broken dental crown

Dental crowns, commonly referred to as caps, are widely used in restorative dentistry to protect and enhance the appearance of damaged or decayed teeth. While dental crowns are designed to be durable and long-lasting, they are not immune to damage. A broken dental crown can be a distressing experience, leading to discomfort and functional issues. This article explores the causes, consequences, and solutions for broken dental crowns, providing valuable insights for those who may encounter this dental dilemma.


What is a Dental Crown?

A dental crown is a prosthetic restoration that encases the visible portion of a tooth. It is designed to restore the tooth’s shape, size, strength, and appearance. Crowns can be made from various materials, including metal, porcelain, ceramic, and composite resin. Each material offers unique benefits and drawbacks, influencing the crown’s longevity and performance.


Causes of Broken Dental Crowns

Despite their resilience, dental crowns can break or become damaged for several reasons. Understanding these causes can help prevent crown failure and ensure the longevity of your dental restoration.

  • Trauma and Accidents
  • Chewing Hard Foods
  • Poor Dental Habits
  • Decay Under the Crown
  • Aging and Wear


Trauma and Accidents

Physical trauma or accidents are common causes of broken dental crowns. Activities such as sports, falls, or car accidents can exert excessive force on the crown, leading to cracks or complete dislodgement. Wearing a mouthguard during sports and taking precautions to avoid falls can help mitigate this risk.

Chewing Hard Foods

Chewing on hard foods or objects, such as ice, hard candies, or nuts, can put undue stress on a dental crown. Over time, this stress can cause the crown to fracture or chip. It is advisable to avoid biting down on hard substances and use your back teeth for chewing tougher foods.

Poor Dental Habits

Certain habits, like teeth grinding (bruxism) or using teeth as tools to open packages, can significantly increase the risk of crown damage. Bruxism, in particular, exerts continuous pressure on the crown, leading to cracks and wear. Wearing a nightguard can protect your teeth and crowns from the effects of grinding.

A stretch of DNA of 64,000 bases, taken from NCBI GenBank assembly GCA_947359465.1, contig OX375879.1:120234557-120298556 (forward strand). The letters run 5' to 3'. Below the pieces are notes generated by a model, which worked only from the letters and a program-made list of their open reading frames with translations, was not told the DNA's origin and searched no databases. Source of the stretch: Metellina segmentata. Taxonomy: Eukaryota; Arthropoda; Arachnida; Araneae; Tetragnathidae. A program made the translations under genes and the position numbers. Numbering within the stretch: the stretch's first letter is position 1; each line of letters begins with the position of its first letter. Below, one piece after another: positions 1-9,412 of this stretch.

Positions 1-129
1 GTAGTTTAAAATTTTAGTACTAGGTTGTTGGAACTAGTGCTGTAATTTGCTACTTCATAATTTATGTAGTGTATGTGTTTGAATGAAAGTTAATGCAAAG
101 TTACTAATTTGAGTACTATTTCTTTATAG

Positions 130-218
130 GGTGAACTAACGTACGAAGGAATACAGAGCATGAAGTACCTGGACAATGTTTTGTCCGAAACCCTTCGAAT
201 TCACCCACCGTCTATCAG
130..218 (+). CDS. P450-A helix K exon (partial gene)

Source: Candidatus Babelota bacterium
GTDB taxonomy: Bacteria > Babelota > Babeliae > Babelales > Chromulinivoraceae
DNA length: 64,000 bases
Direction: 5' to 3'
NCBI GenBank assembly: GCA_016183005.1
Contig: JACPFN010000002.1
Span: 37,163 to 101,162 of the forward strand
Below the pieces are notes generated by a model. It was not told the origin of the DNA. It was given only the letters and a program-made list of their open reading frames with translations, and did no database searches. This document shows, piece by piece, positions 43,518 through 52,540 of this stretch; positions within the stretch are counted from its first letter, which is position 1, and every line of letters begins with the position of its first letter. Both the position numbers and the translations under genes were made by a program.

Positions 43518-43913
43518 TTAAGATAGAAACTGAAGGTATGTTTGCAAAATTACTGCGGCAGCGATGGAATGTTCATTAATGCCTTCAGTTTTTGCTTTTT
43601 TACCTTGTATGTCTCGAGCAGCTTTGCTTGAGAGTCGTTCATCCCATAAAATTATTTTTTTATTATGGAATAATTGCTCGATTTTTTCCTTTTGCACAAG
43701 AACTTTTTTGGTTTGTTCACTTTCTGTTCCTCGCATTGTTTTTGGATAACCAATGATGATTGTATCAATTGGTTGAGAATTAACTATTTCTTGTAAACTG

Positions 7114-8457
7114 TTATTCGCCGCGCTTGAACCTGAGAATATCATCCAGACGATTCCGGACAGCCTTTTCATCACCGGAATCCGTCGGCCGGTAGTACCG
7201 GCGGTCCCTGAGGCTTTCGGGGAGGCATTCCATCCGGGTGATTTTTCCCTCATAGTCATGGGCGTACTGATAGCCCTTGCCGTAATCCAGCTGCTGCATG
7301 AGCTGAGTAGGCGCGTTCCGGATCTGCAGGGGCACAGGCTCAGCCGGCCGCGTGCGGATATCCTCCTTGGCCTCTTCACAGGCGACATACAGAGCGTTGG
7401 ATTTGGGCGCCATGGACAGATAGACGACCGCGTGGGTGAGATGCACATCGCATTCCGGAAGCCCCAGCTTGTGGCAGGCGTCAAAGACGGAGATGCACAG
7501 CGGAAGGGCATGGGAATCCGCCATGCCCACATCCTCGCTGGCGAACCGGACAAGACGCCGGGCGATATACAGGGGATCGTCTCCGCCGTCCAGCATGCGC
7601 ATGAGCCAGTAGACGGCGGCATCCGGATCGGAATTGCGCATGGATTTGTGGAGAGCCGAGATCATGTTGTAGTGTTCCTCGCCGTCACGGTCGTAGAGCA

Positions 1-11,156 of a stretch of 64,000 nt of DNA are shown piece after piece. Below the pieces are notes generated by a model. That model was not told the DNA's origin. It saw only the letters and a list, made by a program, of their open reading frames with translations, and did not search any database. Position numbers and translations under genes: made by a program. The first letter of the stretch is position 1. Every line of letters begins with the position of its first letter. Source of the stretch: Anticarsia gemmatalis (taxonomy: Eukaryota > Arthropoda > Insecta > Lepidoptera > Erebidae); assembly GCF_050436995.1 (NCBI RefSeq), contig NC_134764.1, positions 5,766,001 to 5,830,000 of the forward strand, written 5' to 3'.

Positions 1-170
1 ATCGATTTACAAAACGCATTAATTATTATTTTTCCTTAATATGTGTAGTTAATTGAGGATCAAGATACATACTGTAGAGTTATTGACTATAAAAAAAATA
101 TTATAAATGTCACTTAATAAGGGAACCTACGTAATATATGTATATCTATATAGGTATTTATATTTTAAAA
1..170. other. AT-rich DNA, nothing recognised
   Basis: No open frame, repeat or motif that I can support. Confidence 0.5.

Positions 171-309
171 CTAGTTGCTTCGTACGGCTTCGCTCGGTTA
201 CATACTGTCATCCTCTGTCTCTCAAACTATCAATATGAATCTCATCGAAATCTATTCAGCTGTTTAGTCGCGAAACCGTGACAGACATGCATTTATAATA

Decay Under the Crown

While dental crowns are resistant to decay, the underlying tooth structure is still susceptible. If decay forms under the crown, it can weaken the bond between the crown and the tooth, causing the crown to become loose or break. Regular dental check-ups and proper oral hygiene are essential to prevent decay.

Aging and Wear

Over time, dental crowns can naturally wear down due to regular use. The lifespan of a crown varies depending on the material, with porcelain and ceramic crowns generally lasting between 10 to 15 years. As crowns age, they become more susceptible to damage and may require replacement.


Consequences of a Broken Dental Crown

A broken dental crown can lead to several immediate and long-term consequences that impact oral health, comfort, and aesthetics.

  • Discomfort and Sensitivity
  • Infection Risk
  • Compromised Functionality
  • Aesthetic Concerns
  • Potential for Further Damage


Discomfort and Sensitivity

A broken crown often exposes the underlying tooth structure, leading to increased sensitivity to temperature changes, pressure, and certain foods. This can cause discomfort or pain, making eating and drinking an unpleasant experience.

Infection Risk

When a crown breaks, bacteria can enter the exposed area and potentially reach the inner layers of the tooth. This can lead to infection, which, if left untreated, may result in more serious dental issues, such as abscesses or tooth loss.

Compromised Functionality

A damaged crown can affect your ability to chew and speak properly. Depending on the location of the crown, it may also impact your bite alignment, leading to further dental complications if not addressed promptly.

Aesthetic Concerns

For crowns placed on front teeth, a break can be particularly distressing due to the visible impact on your smile. A broken crown can diminish the overall appearance of your teeth, affecting your self-confidence and social interactions.

Potential for Further Damage

If a broken crown is not repaired or replaced in a timely manner, it can cause additional damage to the surrounding teeth and gums. The sharp edges of a broken crown can also cut or irritate the inside of your mouth, leading to further discomfort.